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Betty Mae Today

Although no longer in politics, Jumper's counsel is sought almost daily by the Tribal power structure.

This mother of two sons and a daughter, and grandmother to 10 grandchildren and 3 great-grandchildren (all of whom live on the Hollywood Reservation), laughs when she thinks back to the late 1950s when the Tribe first became organized and she was vice chairman. "We'd sit under the big oak tree across the way there, and we'd say one day we'll all drive Cadillacs. That was the dream."

Well, they've got their beautiful building. And the reservation chickees gave way long ago to modern suburban dwellings with landscaped yards and circular driveways. And while Betty drives a Suburban van, others in the Tribe tootle about in Cadillacs, Mercedes and BMW's. Or when on official business, in the Tribe's helicopter or private jet.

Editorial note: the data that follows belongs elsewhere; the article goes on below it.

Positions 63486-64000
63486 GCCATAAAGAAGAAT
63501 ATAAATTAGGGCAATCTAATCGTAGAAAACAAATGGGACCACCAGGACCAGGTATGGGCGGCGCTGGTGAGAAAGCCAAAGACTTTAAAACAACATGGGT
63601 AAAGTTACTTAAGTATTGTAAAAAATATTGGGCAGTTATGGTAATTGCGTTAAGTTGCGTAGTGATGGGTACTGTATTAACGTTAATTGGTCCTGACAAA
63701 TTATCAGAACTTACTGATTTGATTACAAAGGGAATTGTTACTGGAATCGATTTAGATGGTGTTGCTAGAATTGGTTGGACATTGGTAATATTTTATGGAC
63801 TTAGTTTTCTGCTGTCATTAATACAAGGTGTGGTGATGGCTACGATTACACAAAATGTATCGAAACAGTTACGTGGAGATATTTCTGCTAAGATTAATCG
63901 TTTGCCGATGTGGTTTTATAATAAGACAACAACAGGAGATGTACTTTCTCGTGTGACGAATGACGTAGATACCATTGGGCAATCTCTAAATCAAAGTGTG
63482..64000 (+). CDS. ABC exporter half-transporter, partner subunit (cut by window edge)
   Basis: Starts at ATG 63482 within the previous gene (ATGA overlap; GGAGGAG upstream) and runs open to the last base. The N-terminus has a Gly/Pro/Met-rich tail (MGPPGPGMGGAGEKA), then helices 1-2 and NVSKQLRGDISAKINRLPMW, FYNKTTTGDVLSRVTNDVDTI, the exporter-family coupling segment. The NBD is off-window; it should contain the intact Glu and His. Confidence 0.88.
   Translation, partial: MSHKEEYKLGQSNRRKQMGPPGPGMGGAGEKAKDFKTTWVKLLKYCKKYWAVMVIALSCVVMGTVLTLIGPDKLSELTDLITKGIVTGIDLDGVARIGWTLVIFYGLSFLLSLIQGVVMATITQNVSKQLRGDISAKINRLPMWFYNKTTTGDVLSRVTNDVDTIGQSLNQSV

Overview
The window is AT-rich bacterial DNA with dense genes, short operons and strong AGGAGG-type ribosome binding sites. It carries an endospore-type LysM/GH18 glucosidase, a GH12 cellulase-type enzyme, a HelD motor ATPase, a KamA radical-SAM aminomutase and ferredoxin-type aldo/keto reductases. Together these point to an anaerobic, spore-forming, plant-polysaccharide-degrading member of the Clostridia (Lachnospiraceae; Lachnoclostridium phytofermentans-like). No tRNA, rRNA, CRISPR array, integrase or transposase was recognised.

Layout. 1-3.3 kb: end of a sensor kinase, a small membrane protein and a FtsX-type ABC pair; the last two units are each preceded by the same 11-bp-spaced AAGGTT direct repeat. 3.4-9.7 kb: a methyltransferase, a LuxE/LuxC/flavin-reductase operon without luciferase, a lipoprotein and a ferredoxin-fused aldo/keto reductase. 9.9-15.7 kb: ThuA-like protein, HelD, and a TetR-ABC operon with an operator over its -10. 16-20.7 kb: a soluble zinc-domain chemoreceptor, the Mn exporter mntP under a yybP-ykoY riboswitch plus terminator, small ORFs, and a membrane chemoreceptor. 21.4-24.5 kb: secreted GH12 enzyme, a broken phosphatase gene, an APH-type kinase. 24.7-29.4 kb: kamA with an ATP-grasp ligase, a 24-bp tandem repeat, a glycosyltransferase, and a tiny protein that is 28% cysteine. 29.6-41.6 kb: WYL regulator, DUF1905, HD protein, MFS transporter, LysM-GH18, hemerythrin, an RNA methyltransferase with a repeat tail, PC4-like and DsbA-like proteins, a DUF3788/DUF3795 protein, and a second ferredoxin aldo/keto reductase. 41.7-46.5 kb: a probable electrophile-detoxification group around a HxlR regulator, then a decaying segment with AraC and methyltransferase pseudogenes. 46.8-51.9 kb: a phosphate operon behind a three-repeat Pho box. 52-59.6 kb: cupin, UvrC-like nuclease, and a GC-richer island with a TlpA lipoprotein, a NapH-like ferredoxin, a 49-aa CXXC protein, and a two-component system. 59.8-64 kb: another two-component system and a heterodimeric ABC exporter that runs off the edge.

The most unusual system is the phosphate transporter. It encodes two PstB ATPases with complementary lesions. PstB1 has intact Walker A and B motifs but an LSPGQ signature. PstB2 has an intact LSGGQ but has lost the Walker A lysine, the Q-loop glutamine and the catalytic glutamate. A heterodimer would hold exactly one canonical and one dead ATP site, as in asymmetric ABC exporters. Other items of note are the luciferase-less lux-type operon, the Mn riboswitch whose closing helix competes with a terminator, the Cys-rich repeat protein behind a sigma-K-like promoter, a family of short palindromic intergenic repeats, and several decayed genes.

Her people, some 2,900 Seminoles scattered on six reservations, certainly are financially better off, Betty Mae says.

But in mining the good life, something has slipped away. "Now our kids don't know how to talk Indian." Not Miccosukee. Not Creek.

"They're losing the language. They're losing the stories and the crafts. We're losing our heritage," she laments.

Betty Mae Jumper with her grandson Jorge Chebon Gooden.
So she reminds the young, "Be proud of your heritage. Remember where you come from."

And she recounts the stories, whenever the young will listen. She even made a videotape, so the stories won't end with her own death.

And while there's something to be said for the comforts and conveniences of modern life, she admits, "I sometimes get a hankering to go out into the 'glades. I miss the quiet life."

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